Former Sentinel editor Malcolm Baxter passes away

Remembered for his humour and his teaching of young journalists in Kitimat and Terrace

Friends and former colleagues of Malcolm Baxter are this week remembering the veteran northwestern B.C. journalist who passed away in the early evening hours of May 3.

His newspaper career spanned more than 30 years beginning with the Kitimat Northern Sentinel in the mid-1980s before moving over to the Terrace Standard in 1988 and back again to Kitimat where he served as the editor of the Sentinel from 1995 until retiring in 2012.

After his retirement he wrote columns for those two newspapers, using his intimate knowledge of the region in casting a perceptive eye on local and regional political events and industrial activity.

Baxter, 71, was born in Winnipeg, of English parents, and his youth was divided between Kitimat and England where he finished his schooling.

He held a variety of jobs in Kitimat before seizing on his love of newspapering as a career choice.

“Malcolm was proudly the face of the Kitimat Northern Sentinel and the voice of the Kitimat community for many years,” said Lorie Williston, the president of Black Press North. “He had ink in his blood and was so committed to his craft.”

“The newspaper world has lost a great journalist but more importantly, so many have lost a great friend.”

Williston said Baxter will be remembered for a welcoming smile and charismatic laugh.

“It was an easy decision to lure Malcolm away from the Sentinel,” said Rod Link, former editor and publisher of the Terrace Standard which started publishing in 1988. “He knew what was news and what wasn’t, and approached it all with wit, wisdom and humour.

“When Malcolm was working on a story, you knew it would come with good research and a depth not easily found had it been assigned to anyone else.”

Kitimat mayor Phil Germuth knew Baxter’s approach very well.

“I always enjoyed his columns and opinion articles. He was very knowledgeable on subjects he wrote about and always called it as he saw it,” said Germuth.

“He truly loved Kitimat and its people and always had our best interests at heart. Sincere condolences to his family.”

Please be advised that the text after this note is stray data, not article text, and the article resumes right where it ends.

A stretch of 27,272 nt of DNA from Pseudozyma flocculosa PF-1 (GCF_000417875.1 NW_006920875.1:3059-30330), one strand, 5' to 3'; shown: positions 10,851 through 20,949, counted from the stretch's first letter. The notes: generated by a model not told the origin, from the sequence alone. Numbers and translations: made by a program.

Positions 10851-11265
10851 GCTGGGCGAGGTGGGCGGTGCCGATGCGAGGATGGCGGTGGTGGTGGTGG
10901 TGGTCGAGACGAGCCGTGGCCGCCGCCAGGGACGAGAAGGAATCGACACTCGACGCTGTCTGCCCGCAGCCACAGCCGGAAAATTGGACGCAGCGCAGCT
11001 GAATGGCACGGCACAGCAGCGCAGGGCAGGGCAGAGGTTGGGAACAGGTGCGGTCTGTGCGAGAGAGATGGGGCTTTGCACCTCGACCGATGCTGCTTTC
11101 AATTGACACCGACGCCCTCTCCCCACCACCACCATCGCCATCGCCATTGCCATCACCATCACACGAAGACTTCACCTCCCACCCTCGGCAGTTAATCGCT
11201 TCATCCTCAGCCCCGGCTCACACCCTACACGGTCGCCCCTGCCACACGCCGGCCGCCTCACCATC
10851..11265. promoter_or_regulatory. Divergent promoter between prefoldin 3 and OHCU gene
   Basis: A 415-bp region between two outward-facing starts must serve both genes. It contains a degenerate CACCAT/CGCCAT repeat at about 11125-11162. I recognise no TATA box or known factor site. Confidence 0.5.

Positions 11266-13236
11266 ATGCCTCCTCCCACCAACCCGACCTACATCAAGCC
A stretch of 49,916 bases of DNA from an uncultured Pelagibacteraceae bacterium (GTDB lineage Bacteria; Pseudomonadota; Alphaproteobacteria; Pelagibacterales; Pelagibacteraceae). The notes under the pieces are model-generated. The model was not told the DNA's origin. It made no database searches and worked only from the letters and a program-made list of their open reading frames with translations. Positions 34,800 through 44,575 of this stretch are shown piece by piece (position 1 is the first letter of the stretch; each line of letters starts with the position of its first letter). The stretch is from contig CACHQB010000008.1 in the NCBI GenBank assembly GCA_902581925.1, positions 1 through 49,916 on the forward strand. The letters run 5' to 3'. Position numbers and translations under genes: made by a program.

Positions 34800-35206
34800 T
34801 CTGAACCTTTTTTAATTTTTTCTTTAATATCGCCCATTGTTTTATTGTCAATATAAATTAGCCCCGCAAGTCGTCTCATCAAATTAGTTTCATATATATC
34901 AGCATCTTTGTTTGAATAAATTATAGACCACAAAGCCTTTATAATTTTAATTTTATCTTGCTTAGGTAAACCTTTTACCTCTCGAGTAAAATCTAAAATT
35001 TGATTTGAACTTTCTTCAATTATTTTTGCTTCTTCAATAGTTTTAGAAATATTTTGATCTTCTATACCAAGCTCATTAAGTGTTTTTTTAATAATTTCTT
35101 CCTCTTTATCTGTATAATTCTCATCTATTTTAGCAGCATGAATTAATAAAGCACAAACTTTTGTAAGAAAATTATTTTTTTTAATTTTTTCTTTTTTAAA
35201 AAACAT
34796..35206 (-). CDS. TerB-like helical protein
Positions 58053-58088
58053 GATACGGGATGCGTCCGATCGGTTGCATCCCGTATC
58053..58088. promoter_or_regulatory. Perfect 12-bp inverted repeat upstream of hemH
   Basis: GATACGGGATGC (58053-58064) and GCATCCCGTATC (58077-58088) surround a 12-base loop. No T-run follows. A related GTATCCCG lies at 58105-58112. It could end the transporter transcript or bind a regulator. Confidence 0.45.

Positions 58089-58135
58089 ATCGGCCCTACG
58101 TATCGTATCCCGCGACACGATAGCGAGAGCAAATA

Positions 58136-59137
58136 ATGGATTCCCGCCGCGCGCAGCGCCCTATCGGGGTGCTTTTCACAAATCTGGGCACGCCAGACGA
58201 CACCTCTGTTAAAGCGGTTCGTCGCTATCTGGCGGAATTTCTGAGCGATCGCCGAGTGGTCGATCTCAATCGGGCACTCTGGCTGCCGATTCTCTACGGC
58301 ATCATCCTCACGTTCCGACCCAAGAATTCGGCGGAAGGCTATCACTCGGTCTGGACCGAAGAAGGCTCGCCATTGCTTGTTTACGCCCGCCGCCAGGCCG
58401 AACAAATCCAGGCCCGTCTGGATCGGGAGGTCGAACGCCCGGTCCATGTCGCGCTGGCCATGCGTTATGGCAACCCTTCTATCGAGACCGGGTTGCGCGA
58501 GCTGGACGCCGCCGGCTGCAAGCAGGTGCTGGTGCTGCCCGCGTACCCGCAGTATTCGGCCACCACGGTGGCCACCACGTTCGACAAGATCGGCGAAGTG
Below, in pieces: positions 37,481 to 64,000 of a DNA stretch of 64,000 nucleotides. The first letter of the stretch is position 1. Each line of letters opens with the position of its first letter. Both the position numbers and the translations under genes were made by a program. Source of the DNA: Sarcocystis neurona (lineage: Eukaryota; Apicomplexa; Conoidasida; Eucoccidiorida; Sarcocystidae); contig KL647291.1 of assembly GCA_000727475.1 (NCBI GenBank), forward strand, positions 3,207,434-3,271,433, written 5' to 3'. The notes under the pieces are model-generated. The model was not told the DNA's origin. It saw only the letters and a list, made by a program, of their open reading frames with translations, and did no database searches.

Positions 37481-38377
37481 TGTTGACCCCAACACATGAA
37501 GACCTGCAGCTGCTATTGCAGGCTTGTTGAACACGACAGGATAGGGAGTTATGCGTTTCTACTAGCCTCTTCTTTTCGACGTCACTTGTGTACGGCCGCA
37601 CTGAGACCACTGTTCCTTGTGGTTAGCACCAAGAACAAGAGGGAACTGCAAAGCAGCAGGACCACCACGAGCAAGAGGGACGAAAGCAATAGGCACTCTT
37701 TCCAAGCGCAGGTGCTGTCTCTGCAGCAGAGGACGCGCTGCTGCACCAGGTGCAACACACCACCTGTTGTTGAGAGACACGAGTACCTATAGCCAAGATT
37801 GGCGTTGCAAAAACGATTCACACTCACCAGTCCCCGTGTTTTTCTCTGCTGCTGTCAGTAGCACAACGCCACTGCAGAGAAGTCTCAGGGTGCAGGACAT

As an editor, Baxter served as a teacher and mentor to young journalists, many of whom are now working at publications scattered across the country.

“He gave up his time, often hours, to share his immense historical knowledge about Kitimat, the greater region, and also his journalistic deftness, with me,” said Richard Macedo, the editor of the Calgary-based Daily Oil Bulletin who arrived in Kitimat in 2001 for his first-ever newspaper job.

“I’ll never forget our daily discussions and weekly editorial meetings, which were rich in lessons about everything from the strategy of interviewing, to insights about the journalism business.”

Jeff Nagel, another reporter who got his start in the northwest at the Terrace Standard, also described Baxter as a mentor who became a friend.

“I could not have hoped for a more entertaining and inspiring elder reporter to soak up knowledge from in the newsroom and hoist a pint with afterwards. He felt like a brother to me, and I am going to miss him dearly,” said Nagel.

Away from work Baxter was an avid gardener, who kept a detailed diary each growing season, and an equally devoted angler. Because he was born in Winnipeg, he closely followed the Winnipeg Blue Bombers and the Winnipeg Jets.

And as a resident of Kitimat, Baxter’s roots were deep in the community. His father, Basil, sat on the first Kitimat municipal council and there’s a Baxter Avenue in Kitimat.

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